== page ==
Says he was not a key player in en bloc deal sales committee
The newest instalment of the Horizon Towers saga has taken a fresh turn, with one of the parties being sued now applying for the lawsuits against him and another to be struck out.
Tan Kah Gee, a member of the original sales committee being sued by a group of minority owners, yesterday applied to the High Court for the suit to be struck out – saying the action was ’scandalous, frivolous (and) vexatious’.
He also filed his defence against the claims made against him, saying he was not a key player in the sales committee which brokered the en bloc sale of the development.
Mr Tan – and former sales committee chairman Arjun Samtani – are being sued by three sets of minority owners, who are looking to reclaim close to $1 million in legal and administrative costs which they say they incurred during the lengthy fight to keep their homes.
The minorities say they were made to defend their homes against an en bloc process actuated by a lack of good faith on the part of the sales committee, and had to spend much for their effort.
The collective sale of Horizon Towers was an affair which spanned more than two years and involved two Strata Titles Board (STB) hearings and two High Court hearings before finally being decided in the Court of Appeal.
The Court of Appeal ruled against the sale of the development in April last year, saying the sales committee failed to get the best price possible for Horizon Towers. It awarded costs for the second High Court hearing, the second STB hearing and the Court of Appeal hearing to the minority owners who had objected to the sale.
But the minority owners are now suing Mr Tan and Mr Samtani to claim sums which they said they had spent in excess of what the Court of Appeal has awarded them. The three sets of owners are seeking between $117,000 and $370,000 in costs – making for a total of more than $800,000.
But Mr Tan – through his lawyers Senior Counsel Tan Cheng Han and Ian Lim of TSMP Law Corporation – has moved to strike out their claim. He says the entire remedy sought by the minorities was already dealt with by the Court of Appeal last April, when it decided on how it would award costs to the various parties. He said their claim ‘does not form a legitimate item of damage in a separate cause of action’, neither does it ‘flow from a different and additional wrong’ from the Court of Appeal judgment.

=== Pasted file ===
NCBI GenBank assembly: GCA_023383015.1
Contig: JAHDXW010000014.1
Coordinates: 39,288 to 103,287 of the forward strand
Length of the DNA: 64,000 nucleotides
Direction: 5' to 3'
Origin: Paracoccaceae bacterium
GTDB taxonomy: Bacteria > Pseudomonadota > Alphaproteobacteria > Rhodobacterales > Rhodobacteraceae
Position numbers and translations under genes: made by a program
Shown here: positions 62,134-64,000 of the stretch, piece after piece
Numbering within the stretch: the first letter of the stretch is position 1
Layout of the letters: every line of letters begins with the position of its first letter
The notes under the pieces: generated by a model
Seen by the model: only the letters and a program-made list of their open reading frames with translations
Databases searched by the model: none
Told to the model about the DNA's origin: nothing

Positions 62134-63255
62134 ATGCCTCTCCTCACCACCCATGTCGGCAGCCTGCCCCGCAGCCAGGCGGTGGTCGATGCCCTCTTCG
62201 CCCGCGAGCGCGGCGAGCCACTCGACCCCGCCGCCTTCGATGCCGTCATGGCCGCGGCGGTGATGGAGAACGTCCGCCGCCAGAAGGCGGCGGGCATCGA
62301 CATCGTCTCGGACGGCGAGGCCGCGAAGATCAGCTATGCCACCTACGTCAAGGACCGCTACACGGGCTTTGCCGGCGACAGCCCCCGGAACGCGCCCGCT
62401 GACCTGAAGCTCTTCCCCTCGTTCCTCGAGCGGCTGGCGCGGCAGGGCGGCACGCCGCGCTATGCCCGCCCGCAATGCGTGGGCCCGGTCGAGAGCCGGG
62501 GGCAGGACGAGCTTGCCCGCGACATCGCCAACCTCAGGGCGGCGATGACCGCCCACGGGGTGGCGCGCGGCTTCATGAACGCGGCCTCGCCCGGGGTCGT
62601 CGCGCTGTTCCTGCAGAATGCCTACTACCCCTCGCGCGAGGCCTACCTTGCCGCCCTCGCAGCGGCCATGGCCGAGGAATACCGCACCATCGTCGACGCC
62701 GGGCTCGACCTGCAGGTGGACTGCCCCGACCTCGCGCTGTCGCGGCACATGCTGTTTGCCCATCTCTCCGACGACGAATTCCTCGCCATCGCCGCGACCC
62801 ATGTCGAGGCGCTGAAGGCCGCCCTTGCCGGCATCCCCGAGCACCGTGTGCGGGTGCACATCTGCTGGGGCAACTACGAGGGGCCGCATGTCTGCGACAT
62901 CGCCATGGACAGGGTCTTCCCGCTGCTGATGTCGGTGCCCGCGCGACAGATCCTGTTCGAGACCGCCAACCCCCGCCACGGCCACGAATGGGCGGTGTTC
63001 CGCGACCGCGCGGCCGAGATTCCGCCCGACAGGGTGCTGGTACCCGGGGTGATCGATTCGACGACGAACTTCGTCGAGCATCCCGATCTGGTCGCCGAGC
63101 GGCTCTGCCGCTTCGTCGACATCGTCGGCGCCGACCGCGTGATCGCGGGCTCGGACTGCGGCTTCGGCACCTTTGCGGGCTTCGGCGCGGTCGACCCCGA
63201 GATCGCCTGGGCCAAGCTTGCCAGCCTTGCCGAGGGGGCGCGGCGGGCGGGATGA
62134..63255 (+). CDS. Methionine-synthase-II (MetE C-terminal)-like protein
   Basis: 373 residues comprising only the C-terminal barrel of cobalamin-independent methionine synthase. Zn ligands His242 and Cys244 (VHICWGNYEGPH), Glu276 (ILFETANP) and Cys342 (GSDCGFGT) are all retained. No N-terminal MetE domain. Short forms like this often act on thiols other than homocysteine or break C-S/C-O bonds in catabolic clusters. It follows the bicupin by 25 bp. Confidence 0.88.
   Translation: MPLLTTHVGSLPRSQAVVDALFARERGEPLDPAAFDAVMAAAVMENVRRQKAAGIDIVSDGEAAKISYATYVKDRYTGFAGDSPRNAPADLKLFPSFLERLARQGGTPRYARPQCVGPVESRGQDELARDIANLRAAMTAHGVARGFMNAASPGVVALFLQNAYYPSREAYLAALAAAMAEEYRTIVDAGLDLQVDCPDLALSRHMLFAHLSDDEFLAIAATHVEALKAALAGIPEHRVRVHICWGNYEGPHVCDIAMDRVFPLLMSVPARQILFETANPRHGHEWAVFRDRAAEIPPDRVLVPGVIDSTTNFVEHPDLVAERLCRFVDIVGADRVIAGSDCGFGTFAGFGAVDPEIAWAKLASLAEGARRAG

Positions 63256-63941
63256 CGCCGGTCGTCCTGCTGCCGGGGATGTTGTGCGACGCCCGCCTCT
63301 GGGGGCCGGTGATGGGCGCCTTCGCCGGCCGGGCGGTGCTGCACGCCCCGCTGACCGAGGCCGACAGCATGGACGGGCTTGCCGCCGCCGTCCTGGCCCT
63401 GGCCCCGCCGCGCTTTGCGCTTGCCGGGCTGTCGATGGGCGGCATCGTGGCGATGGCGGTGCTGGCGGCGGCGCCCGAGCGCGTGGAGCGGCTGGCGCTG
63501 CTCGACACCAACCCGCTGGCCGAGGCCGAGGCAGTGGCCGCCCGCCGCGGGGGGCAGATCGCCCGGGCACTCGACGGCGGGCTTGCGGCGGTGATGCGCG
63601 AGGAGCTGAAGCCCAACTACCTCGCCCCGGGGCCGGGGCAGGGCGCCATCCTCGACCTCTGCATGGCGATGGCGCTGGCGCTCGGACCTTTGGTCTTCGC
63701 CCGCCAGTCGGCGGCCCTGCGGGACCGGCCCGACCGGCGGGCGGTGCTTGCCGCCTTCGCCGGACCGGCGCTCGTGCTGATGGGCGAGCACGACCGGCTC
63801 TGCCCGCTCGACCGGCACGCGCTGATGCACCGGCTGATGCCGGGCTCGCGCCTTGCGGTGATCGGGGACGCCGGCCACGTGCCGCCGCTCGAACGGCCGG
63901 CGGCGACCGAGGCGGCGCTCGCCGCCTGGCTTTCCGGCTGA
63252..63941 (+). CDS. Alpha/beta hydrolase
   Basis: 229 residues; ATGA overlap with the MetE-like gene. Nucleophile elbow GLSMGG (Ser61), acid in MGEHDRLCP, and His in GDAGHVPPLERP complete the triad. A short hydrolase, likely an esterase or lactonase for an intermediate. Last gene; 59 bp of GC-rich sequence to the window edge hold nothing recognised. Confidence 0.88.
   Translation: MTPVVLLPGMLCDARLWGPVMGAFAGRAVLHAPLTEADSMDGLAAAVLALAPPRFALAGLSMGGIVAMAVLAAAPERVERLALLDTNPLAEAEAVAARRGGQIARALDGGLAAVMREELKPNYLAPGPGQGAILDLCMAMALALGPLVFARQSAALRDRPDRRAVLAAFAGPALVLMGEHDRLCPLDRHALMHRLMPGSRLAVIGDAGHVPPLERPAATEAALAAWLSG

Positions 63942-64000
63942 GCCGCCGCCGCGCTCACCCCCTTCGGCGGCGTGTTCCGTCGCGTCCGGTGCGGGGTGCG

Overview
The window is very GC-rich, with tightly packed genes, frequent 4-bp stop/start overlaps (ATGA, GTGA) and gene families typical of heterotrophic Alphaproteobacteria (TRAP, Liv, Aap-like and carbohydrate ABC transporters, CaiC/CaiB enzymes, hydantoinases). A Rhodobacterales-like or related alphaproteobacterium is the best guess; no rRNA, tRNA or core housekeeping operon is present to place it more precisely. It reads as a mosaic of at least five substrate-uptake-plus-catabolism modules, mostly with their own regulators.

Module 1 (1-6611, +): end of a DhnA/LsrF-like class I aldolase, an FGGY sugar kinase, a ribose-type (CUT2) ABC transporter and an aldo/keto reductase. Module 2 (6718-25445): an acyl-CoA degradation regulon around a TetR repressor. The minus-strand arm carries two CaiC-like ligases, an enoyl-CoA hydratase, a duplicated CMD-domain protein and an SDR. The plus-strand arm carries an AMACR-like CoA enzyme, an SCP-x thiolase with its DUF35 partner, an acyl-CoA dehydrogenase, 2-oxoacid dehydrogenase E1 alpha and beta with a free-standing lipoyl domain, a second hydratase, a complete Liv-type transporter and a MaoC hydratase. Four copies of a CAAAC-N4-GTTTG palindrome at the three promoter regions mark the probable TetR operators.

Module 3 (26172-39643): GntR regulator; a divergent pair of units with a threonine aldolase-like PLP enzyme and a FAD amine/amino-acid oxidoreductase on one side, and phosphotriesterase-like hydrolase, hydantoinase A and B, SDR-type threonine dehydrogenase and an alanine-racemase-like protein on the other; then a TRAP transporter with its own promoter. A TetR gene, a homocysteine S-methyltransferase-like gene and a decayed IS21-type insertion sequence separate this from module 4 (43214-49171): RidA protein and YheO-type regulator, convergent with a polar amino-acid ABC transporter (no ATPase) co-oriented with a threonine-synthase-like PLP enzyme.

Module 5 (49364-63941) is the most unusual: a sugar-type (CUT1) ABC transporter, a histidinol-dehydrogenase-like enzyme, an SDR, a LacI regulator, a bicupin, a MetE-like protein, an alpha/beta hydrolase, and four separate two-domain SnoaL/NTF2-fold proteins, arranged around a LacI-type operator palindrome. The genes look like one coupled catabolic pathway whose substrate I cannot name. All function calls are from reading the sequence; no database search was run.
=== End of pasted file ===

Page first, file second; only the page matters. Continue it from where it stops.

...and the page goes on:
Mr Tan also responded to allegations made by the minorities that he was one of the ‘key players in the process leading up to the commencement, facilitation, management and finalisation of the collective sale process’.
In his defence, he claimed he was ‘not a key player’ and cited various correspondence and minutes of sales committee meetings which he said showed that he did not play a major role in the various aspects of the collective sale.
He also responded to the minorities’ claim that he and Mr Samtani ‘pushed for a quick sale of the property for their personal benefit’ because both had bought additional units in Horizon Towers, at the start of the collective sale process, and were keen to profit from that.
Mr Tan’s defence was that he bought a second unit because the location and price were very attractive, and that he had acted in good faith at all times. He said he disclosed his purchase of a second unit to the rest of the sales committee, as well as to one of the minority owners now suing him. He claims he also disclosed the purchase to the sales committee’s legal advisers and was told that he did not have to disclose the purchase of this unit.
The minorities had also claimed, in their suit, that the sales committee had failed to follow up on alternative offers for Horizon Towers, including a higher offer from a Vineyard Holdings. They cited the Court of Appeal judgment, which ruled that the sales committee had failed ‘to proactively follow up on the Vineyard offer and other expressions of interest’.
Mr Tan said Vineyard’s and other expressions of interest ‘never substantively materialised’ and that the sales committee had ‘questioned the credibility of the expression of interest from Vineyard and their level of seriousness given that Vineyard was a Hong Kong company that was not well known and its lawyers were not from a Singaporean firm, but from a small Malaysian law firm’.
He claims he suggested waiting for a higher offer, but that the majority of the sales committee did not agree. He said the sales committee genuinely felt they would not get a better offer than the one by Hotel Properties Ltd (HPL), and that they had been advised by their lawyers to accept the offer.
The minorities will have 14 days to respond to Mr Tan’s defence – and 14 days to respond to Mr Samtani’s defence, which was filed last Wednesday. The court will also convene a date for the hearing of Mr Tan’s striking-out summons.
The minority owners are represented by Kannan Ramesh of Tan Kok Quan Partnership. Mr Samtani is represented by N Sreenivasan from Straits Law Practice.
Source: Business Times, 27 Jan 2010